Domains of Dread, Chapter 7, Powers Checks, Unholy Acts wrote:
...Alternatively, a character can also commit an unholy act by openly and maliciously violating the beliefs of those around him. A character who mocks an important idol may well offend more than the local townspeople...

You got a free-pass if it was an evil faith you were mocking/belittling, but you could end up in hot-water fairly quickly if you were being nasty about a locally important neutral or good faith.

I don't recall anything in 2nd edition (except maybe in the case of specific corners of Ravenloft or items) where atheists generally got any benefits or penalties for being 'deniers', but once they started shoving their views in other people's faces, and specifically started mocking or belittling their faiths/beliefs, then they did get in trouble.

I think third edition was somewhat fuzzier on the issue.


Lugh Ildanach wrote:

New party, five players.

Oracle, Spellslinger (Wizard), Slayer, Hurler (Barbarian) & Bard.

Party wants to discover new places, visit locations few people have been to. They are all kinda experienced 3.5 players but have almost no Golarion knowledge.

¿Which Adventure Path do you recommend and why?
Oh, no RotRl, I'm already DMing that.

Thanks in advance!

If your DM can handle a conversion of something written for 3.5. I'd recommend Legacy of Fire. It's a bit of a railroad in places, but the players definitely get to visit at least one major location that practically no one else has been to.

Oh yes, and it introduced (Erik Mona, the writer of the first instalment, being, well, Erik Mona) players around the world to the harbingers of pain and humiliation known as 'pugwampis'.


Gratuitous youtube link.
For the record, it's the Wacky Races Peugeot ad.


Gratuitous random wikipedia link.


Regarding the original post (and poster), it might help those who *are* capable of commenting usefully, if you give some idea of which modules/novels you're trying to link together into a coherent storyline. I think by the sound of it you opened up with Clash of the Kingslayers - though if I understand correctly you say you ran it without having any basic information regarding Paizo's own setting, so started improvising your own world/background as you went along - but I'm not sure what else you've been running or borrowing ideas from.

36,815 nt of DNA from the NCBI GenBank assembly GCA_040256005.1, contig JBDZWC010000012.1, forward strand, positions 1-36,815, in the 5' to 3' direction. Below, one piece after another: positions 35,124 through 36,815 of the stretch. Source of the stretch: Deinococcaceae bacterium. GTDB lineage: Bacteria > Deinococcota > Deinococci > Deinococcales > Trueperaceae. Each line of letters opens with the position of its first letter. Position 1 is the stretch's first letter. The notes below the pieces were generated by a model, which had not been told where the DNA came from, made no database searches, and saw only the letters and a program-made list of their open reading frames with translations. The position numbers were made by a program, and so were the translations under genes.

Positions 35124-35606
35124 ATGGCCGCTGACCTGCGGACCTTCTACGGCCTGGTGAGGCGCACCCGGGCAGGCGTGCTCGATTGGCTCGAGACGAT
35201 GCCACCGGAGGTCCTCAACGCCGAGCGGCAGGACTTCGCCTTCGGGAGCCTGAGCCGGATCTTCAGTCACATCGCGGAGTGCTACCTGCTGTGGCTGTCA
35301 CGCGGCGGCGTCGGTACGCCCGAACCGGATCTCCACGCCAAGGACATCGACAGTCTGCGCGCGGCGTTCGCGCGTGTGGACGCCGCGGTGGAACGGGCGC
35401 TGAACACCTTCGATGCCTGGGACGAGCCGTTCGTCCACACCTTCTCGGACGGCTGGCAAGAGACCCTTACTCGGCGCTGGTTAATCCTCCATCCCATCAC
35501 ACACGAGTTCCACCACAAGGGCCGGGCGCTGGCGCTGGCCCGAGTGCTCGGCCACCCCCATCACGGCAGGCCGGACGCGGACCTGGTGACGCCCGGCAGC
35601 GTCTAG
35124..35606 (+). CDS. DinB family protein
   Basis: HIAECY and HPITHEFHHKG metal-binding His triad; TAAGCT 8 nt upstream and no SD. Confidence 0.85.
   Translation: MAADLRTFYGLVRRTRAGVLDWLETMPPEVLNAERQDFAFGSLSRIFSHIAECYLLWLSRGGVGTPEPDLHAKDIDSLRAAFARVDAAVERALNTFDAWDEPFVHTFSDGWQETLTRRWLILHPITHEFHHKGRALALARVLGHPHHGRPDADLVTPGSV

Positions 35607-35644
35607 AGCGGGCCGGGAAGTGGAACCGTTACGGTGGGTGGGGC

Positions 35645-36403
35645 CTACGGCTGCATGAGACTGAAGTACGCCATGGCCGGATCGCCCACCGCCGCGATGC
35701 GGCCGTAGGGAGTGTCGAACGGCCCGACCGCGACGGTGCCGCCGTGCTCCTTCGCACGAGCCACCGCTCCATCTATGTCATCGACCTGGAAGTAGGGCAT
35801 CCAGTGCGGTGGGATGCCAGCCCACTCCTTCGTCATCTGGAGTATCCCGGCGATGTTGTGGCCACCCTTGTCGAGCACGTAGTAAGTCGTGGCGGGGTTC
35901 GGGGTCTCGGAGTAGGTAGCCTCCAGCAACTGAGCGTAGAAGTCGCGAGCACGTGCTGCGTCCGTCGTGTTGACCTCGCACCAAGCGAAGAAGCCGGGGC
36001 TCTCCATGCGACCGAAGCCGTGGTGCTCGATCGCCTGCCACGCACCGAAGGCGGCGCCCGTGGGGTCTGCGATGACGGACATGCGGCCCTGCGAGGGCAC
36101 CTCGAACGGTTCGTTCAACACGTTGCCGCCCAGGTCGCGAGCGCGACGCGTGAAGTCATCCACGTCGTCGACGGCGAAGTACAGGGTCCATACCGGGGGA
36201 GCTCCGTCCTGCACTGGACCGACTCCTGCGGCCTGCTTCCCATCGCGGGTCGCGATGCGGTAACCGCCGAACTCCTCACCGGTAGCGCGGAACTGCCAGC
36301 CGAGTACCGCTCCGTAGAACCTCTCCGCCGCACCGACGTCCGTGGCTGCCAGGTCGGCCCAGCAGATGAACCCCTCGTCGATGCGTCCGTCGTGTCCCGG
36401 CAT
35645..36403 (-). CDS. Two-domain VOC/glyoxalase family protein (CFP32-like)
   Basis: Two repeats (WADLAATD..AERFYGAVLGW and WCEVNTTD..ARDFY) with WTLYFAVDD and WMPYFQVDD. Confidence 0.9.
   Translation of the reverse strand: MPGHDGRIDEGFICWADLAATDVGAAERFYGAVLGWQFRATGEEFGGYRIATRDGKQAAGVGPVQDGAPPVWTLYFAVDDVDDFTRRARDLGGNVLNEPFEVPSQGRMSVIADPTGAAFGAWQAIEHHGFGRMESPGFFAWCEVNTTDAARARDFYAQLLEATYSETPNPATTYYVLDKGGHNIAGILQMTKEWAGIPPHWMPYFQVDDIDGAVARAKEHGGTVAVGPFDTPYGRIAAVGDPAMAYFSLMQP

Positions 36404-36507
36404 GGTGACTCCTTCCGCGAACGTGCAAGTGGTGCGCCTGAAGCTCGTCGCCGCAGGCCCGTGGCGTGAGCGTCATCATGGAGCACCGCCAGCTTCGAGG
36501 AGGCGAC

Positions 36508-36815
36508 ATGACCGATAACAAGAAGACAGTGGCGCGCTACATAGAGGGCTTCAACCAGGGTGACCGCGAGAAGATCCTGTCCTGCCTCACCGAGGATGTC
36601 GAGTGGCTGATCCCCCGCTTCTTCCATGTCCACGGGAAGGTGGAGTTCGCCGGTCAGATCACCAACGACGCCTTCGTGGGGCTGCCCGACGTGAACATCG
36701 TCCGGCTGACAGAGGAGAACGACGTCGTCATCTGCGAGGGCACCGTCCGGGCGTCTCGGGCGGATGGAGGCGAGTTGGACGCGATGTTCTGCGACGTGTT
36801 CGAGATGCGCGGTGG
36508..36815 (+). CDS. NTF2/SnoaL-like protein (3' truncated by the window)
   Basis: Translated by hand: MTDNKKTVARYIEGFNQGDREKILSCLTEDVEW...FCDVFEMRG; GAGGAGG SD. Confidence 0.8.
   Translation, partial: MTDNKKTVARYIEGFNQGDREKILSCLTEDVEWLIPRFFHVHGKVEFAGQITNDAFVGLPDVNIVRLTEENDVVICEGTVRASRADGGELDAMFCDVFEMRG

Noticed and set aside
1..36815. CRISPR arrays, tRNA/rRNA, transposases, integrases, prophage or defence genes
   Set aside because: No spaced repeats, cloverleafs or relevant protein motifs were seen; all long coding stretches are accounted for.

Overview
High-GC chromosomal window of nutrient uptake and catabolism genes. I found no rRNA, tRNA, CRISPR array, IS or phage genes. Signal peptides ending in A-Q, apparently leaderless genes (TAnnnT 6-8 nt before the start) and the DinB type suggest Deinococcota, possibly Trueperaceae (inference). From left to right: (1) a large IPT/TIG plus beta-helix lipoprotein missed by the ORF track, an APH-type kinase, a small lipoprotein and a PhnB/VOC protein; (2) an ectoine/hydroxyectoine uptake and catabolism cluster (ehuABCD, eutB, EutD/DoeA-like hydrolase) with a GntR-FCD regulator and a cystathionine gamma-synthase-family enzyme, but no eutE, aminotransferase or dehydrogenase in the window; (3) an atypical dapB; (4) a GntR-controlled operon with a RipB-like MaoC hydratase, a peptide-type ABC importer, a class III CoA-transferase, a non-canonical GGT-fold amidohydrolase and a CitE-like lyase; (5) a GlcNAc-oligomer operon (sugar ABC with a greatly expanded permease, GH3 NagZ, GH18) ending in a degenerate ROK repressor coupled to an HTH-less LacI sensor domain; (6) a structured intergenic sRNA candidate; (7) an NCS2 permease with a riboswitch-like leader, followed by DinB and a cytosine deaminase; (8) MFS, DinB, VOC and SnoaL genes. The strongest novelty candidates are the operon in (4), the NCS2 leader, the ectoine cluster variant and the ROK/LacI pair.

NB
I doubt very much that I could assist you myself, beyond trying to interpret what you're doing in the hope that wiser and more experienced heads will happen along to advise you. I will thus wish you well in your endeavours and duck out of this thread.


Apparently I'm not sufficiently cynical. I was expecting at least a match suspension for Anderson, to go along with Jadeja's pre-existing fine, since apparently something unpleasant has been going on between them - but today both Anderson's and Jadeja's disciplinary thingummies have miraculously vanished in a *puff* of smoke. No punishments for anyone!
I'm doubtful that this will encourage more civil conduct in the long-run.


Day five:
Still no wicket for Woakes, and India have now run out of wickets for him to potentially take. Match over. In Woakes' defence he did only go for three runs an over on average in India's first innings and less than that in the second; on a good batting wicket he managed to keep an end relatively tight.
*****
I'm slightly surprised Moeen took so many wickets; India are a side (so I was informed) who are good at facing spin. It seems potentially promising for England's future to me if Moeen goes on to develop into a really good test level spinner.
*****
Cook and Bell both benefited from dubious umpiring decisions in the first innings; that said, they both went on to make runs on a good batting pitch, without needing further such decisions to remain at the crease.
*****
Good keeping and enthusiasm from Buttler. Also nice run-scoring.
*****
Can't see how Anderson's muttering at Rahane yesterday will have helped his [Anderson's] forthcoming disciplinary hearing.
*****
Regarding Cook as captain, a first win in eleven matches doesn't remove my doubts as to whether he should be leading the England side - he needs to turn it into a streak, taking this series 2-1 or 3-1 (weather permitting) to convince me that at least for now he's capable of holding down the position. And if he can't stop his bowlers from mouthing off (and maybe getting themselves banned) I don't see that he's helping himself as captain.
Nice that he's back scoring runs though.


Molviji of the '147' variety.


I remember being distinctly unimpressed at the time by Survival as an end to the original series of Doctor Who. If it was trying to make sophisticated points, they went right above my head at the time; it's possible I might see it differently twenty-five years on though...


Day four:
Still no wicket for Woakes. (Well he was the bowler when Vijay was run out, but that doesn't go in Woakes' 'wickets' column.)
India have 112 and need another 334 for the win. So if they bat through to the close of day five (assuming a ninety over day), in theory they should get close.